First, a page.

I back up what Paul said, but as I had to do something similar just a few weeks back, here's what worked for me: I found most relevant publications (articles) by the same author.
Typically, there's not that much publications related to a thesis, and there's a possibility that most of the papers are just extensions to the first one. Here's what I think from a Computer Science perspective.
- Read the first publication by the author related to the thesis topic
- Some of the following articles are probably application focus for the (novel) technique presented in the first article, or provide a heavy math background - these are not really needed to understand the idea
- There might be an article or two improving the construction algorithm (the concept stays the same, but some implementation improvements)
- In the end, you'll end up reading the first + one or two other articles and that will give you a good idea of what the whole thesis is about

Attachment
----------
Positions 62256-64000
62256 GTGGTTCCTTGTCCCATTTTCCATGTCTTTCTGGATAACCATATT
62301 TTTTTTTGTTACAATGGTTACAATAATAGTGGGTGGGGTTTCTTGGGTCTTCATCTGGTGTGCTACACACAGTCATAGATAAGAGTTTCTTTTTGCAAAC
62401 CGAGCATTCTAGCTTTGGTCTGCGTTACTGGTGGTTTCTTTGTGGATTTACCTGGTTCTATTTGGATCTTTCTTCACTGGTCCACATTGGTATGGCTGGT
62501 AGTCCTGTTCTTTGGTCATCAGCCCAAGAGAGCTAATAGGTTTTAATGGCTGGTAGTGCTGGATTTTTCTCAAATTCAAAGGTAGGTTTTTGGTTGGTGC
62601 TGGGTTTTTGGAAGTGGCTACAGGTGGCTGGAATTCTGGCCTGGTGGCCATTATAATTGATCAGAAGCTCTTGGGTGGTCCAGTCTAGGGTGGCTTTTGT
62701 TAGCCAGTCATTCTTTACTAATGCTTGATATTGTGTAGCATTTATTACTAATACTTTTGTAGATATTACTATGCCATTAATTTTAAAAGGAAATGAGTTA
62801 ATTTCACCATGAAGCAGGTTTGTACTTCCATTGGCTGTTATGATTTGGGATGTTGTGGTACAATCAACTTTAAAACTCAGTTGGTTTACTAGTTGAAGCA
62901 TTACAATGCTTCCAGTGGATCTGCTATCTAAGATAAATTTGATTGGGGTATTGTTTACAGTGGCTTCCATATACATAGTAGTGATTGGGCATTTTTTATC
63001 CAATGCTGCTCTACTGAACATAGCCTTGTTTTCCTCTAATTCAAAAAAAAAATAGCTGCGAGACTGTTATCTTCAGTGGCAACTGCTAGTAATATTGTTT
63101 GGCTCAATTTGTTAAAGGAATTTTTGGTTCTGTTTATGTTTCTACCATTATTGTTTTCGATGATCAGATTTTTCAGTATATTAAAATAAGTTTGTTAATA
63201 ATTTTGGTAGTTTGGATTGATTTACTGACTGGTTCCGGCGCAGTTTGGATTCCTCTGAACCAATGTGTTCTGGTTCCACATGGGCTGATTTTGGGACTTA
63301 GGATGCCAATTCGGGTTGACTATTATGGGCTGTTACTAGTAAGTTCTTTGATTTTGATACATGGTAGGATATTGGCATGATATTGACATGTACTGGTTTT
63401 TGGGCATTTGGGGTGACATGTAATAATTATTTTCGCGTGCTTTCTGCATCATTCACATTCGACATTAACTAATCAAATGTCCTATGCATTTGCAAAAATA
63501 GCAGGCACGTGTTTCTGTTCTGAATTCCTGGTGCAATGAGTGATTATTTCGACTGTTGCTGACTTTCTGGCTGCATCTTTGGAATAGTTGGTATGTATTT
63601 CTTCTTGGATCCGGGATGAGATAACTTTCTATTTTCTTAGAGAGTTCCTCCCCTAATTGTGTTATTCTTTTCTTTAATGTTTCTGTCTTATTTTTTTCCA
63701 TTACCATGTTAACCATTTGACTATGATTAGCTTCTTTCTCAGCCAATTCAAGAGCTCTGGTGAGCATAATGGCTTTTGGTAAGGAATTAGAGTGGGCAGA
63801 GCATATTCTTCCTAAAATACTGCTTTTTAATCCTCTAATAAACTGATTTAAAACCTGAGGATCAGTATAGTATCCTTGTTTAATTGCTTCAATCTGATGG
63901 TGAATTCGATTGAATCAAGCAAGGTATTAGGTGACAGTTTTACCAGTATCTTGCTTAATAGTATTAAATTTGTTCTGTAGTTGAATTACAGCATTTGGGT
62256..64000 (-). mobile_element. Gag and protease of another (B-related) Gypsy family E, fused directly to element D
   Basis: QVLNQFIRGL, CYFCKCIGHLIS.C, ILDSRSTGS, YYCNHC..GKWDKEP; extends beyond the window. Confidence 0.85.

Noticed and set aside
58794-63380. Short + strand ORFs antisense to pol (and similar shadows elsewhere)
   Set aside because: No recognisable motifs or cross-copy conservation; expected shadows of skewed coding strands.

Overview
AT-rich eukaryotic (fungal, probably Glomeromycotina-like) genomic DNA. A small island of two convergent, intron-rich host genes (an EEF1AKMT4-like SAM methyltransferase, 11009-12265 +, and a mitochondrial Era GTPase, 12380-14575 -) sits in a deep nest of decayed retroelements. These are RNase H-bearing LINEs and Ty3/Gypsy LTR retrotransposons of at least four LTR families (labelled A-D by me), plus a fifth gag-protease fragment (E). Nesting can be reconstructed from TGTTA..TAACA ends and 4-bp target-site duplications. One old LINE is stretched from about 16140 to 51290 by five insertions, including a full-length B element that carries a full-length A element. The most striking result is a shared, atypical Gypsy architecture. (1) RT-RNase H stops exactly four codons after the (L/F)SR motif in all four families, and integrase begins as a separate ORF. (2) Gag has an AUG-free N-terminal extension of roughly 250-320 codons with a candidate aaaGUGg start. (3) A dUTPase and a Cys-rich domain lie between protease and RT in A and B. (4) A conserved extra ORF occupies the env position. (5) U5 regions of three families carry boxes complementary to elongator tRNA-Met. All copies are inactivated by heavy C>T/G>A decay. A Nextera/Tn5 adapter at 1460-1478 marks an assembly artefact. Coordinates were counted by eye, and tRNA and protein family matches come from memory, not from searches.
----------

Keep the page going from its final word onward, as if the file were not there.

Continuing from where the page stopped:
- Now that you understand the concepts presented in the thesis, you understand the Table of Contents fully. You can easily identify chapters interesting to you, and read only the selected ones.
It is still a lengthy process, but I think faster than trying to read the whole thesis, and gives a lot result-wise: you not only understood the concepts you needed, but did literature research as well, and know exactly where to look for every type of extra details you might need.
This all said, this is the process that worked for me when I needed to understand the concept presented, the main idea (but not the details) of implementation, and wanted to be able to apply the concept "by hand" and "on paper" for small mock examples.
I think the process can be adapted for whatever goal you have in reading the thesis: you almost certainly are not interested in absolutely everything presented in the thesis on your first read-out. So, if you are, for example, interested in the application domain, you'll read the application focus articles instead, and not math profs.